By Kirsten James
California’s economy is booming - it’s now the 5th largest in the world – even as the state implements rigorous climate statutes that cover nearly every sector. In its aim to reduce greenhouse gas emissions by 40 percent below 1990 levels by 2030, California put in place a cap and trade system, a Renewables Portfolio Standard for electricity, progressive advances on clean cars, the low carbon fuel standard, energy efficiency programs and incentives to farmers to capture or reduce methane emissions, and more.
But there is one source of GHG emissions that’s been missing from this list: what to do with GHGs from the natural gas-powered heating and water heating systems in California’s 13 million homes and commercial buildings.
Last week, the California Senate and Assembly each voted to move forward a set of bills to address “building decarbonization,” signaling the California legislature is taking this component of the climate puzzle seriously. The legislature has until September to pass them out of their second house.
If adopted, these bills would close an important gap in California’s efforts to clean up the air and reduce emissions. Furnaces and water heaters that run on natural gas and propane account for 40 percent of emissions from buildings. And buildings, in turn, produce a quarter of California’s emissions.
Like many of California’s climate laws, Senate Bill 1477 and Assembly Bill 3232 are market-oriented policy approaches designed to spur innovation. SB 1477 would require the California Energy Commission to develop incentives for the private sector to innovate new water and space heating equipment that produce lower or no emissions and design lower-GHG emitting buildings, with such things as smart energy management systems or energy storage technology. It would set up a Low-Emissions Technology program to issue those incentives, using a portion of money raised from carbon allowances purchased by electrical and natural gas companies.
A companion bill, AB 3232, “zero emissions buildings and sources of heat energy” would direct the state Energy Commission to study the feasibility of reducing GHG emission from the state’s residential and commercial building stock by 40 percent below 1990 levels by 2030 – potentially setting its emissions reductions in line with the state’s overall emissions reduction goal. It would also require the commission to regularly report on GHG emissions produced from supplying energy to the state’s residential and commercial buildings.
The bills had garnered support from a broad coalition of environmental groups, cities and a host of businesses. Seven major corporations in Ceres network of Business for Innovative Climate and Energy Policy (BICEP) wrote letters to the legislature urging passage of these bills.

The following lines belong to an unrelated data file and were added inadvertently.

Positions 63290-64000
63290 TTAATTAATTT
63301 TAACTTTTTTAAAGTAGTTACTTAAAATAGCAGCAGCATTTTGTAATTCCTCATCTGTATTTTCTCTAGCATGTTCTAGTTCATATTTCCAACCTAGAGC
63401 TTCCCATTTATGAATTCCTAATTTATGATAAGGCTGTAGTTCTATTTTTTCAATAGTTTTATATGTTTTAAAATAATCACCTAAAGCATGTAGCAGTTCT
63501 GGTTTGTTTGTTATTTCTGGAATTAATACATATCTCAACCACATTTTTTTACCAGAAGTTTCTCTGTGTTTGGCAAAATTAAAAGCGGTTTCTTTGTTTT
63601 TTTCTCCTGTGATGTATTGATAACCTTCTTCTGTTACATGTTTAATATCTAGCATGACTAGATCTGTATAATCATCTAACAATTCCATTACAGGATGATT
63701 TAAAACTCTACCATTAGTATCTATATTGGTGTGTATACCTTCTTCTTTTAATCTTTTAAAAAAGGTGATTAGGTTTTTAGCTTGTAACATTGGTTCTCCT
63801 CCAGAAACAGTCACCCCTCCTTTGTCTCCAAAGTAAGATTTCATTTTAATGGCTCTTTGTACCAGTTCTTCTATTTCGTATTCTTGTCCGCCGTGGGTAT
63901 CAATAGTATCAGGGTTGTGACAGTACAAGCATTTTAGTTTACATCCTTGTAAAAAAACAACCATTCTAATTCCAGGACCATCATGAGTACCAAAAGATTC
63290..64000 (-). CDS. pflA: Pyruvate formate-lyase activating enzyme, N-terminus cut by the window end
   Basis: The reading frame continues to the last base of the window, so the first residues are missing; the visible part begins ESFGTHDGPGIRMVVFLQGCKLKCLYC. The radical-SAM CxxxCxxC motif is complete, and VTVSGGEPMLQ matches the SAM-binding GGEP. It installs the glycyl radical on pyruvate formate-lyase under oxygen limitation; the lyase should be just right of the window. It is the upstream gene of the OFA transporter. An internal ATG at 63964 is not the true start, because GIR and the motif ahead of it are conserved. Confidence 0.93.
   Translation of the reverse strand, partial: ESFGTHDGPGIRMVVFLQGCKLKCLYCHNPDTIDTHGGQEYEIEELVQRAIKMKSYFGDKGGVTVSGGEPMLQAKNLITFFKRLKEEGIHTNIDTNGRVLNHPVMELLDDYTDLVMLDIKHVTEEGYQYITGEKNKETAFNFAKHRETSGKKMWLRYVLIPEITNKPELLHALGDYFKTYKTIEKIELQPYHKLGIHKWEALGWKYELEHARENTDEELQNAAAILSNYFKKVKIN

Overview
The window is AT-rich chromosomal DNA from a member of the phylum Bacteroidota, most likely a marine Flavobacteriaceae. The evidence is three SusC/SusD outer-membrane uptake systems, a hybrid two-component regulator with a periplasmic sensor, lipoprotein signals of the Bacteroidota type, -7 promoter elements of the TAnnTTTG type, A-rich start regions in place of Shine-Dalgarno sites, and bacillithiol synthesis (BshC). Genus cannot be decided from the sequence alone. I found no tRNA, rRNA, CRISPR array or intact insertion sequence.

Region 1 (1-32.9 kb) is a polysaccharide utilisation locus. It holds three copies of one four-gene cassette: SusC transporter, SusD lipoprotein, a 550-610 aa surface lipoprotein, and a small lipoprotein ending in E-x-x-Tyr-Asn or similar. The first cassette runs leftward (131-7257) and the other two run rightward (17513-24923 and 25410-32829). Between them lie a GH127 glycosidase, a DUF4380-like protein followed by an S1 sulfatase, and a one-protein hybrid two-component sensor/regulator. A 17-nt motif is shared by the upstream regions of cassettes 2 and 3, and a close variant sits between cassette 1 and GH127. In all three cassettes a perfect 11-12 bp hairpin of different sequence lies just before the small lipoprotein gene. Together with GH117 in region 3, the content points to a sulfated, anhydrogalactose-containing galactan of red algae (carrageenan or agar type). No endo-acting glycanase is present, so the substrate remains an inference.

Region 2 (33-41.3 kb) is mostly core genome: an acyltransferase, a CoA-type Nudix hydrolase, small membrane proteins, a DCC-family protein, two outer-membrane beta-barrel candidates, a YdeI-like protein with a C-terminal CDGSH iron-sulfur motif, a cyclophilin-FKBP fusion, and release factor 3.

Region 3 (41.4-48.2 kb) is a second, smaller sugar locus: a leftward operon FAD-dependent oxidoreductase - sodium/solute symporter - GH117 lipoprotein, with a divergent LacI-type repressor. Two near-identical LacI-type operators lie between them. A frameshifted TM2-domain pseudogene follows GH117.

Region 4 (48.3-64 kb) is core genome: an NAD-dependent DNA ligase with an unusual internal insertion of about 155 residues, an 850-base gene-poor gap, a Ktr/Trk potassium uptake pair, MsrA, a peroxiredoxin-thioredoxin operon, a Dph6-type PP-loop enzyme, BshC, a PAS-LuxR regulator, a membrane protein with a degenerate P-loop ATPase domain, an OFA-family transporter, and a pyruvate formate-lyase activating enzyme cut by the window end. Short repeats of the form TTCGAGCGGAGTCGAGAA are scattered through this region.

SB 1477 and AB 3232 bank on an approach that has worked in California climate policy before: encouraging market innovation. That is one reason companies doing business in California support this bill.
Both California’s emissions cap and trade program and its clean vehicles program set up conditions and incentives to encourage private sector investment in developing technologies to answer the problem. Incentives also exist for renewable energy use and deployment.
In that way, the state policies help create “demand” for these technologies – even before the technologies are developed. Then innovators get to work on solutions because they know there will be a market of buyers. It has worked well so far. Market based policy incentives for renewable energy, clean cars and reducing smokestack emissions are attributed with helping draw $56.9 billion in clean tech investment to this state in 2017 alone and similar amounts in several previous years.
These bills make use of the fact that the California Energy Commission already updates the state’s energy efficiency building codes for new and retrofitted buildings every three years. It expands their efforts, asking them to assess the potential for reducing buildings’ emissions from natural gas and propane, both in new and existing buildings.
With climate change continuing to show its wrath and businesses and individuals favoring policies to stem global warming, California upped its ambition two years ago on cutting greenhouse gases: setting a target of 40 percent reduction from 1990 levels by 2030 and aiming for an 80 percent reduction by the turn of the century, or 2050. Getting there - and preventing catastrophic levels of climate change for the next generation - will require addressing all sources. Passage of the building decarbonization bills will be key piece in meeting this important goal.
Kirsten James is Director, California Policy, for Ceres.
Photo: Wiki Commons